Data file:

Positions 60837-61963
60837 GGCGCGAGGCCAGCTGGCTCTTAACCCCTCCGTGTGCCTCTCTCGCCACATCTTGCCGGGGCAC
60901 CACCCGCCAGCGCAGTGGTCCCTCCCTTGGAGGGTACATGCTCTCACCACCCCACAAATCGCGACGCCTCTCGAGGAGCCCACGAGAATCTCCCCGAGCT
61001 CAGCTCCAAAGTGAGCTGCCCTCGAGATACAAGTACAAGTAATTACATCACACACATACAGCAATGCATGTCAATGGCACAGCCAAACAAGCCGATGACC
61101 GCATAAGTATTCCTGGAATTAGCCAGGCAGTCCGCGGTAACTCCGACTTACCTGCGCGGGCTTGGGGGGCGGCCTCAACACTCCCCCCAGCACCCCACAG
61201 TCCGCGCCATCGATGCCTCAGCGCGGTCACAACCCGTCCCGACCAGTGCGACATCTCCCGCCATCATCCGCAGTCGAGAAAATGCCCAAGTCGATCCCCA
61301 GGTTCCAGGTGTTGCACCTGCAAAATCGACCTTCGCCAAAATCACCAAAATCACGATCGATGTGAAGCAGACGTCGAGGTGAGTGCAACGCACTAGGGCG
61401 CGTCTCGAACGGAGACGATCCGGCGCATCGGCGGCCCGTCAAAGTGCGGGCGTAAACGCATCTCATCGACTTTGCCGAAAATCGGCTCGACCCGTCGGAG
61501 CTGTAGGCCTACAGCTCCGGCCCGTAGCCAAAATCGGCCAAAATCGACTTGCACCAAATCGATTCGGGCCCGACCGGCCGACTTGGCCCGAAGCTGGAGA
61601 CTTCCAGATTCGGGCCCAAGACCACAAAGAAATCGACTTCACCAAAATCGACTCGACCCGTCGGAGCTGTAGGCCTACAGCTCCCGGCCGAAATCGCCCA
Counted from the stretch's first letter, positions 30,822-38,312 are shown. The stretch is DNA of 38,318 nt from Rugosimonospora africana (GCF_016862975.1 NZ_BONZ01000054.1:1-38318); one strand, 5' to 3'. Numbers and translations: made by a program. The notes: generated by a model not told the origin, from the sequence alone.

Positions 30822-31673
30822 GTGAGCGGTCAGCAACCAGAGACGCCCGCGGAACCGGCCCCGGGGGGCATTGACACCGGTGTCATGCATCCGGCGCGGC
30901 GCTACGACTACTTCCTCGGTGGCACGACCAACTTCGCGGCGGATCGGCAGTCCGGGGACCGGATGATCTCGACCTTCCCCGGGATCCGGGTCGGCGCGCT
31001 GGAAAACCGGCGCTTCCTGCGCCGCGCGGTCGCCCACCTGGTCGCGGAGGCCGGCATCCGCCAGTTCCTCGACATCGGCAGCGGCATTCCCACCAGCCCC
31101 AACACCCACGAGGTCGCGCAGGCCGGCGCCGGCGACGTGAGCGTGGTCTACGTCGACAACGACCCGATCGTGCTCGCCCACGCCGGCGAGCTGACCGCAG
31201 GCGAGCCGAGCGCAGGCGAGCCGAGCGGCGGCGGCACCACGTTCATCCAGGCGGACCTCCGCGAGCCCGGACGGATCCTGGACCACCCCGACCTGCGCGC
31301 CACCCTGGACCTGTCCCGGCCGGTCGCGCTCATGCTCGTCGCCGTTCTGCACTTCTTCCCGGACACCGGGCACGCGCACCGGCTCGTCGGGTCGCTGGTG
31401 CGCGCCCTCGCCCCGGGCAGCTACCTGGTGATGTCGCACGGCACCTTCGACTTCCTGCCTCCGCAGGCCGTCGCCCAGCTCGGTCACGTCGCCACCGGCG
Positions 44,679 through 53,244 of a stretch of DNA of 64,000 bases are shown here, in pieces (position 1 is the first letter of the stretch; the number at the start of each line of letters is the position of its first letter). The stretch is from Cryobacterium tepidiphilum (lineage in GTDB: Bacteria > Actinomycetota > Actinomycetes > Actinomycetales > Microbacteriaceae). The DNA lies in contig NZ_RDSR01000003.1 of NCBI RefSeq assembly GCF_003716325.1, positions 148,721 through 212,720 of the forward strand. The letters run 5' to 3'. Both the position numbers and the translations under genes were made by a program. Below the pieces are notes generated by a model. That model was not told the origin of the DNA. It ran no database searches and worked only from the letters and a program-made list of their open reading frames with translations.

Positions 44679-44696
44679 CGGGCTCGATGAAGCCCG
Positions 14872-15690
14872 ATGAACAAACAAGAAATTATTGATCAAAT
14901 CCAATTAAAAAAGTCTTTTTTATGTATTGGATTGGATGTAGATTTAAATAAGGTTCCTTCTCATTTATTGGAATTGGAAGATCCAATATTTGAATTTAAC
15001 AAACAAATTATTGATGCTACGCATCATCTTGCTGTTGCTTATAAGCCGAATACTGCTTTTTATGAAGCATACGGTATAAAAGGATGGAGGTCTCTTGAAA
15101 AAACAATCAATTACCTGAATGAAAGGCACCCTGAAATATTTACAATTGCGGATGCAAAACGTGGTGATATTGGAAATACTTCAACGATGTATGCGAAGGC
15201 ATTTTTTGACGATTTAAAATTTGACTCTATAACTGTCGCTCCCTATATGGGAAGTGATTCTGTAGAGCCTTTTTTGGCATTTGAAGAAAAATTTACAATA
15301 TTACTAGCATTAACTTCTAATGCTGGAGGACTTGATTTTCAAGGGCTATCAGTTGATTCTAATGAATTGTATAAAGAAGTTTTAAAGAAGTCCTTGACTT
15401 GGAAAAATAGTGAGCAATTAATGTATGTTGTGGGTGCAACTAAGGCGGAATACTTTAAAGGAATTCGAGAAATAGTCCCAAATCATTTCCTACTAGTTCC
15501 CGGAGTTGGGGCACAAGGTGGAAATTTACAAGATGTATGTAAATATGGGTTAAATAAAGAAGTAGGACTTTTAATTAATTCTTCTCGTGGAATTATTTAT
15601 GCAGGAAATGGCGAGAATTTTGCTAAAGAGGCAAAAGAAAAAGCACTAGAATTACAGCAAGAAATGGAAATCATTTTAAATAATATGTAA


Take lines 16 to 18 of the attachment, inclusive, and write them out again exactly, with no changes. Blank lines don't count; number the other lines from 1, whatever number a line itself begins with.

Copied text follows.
31101 AACACCCACGAGGTCGCGCAGGCCGGCGCCGGCGACGTGAGCGTGGTCTACGTCGACAACGACCCGATCGTGCTCGCCCACGCCGGCGAGCTGACCGCAG
31201 GCGAGCCGAGCGCAGGCGAGCCGAGCGGCGGCGGCACCACGTTCATCCAGGCGGACCTCCGCGAGCCCGGACGGATCCTGGACCACCCCGACCTGCGCGC
31301 CACCCTGGACCTGTCCCGGCCGGTCGCGCTCATGCTCGTCGCCGTTCTGCACTTCTTCCCGGACACCGGGCACGCGCACCGGCTCGTCGGGTCGCTGGTG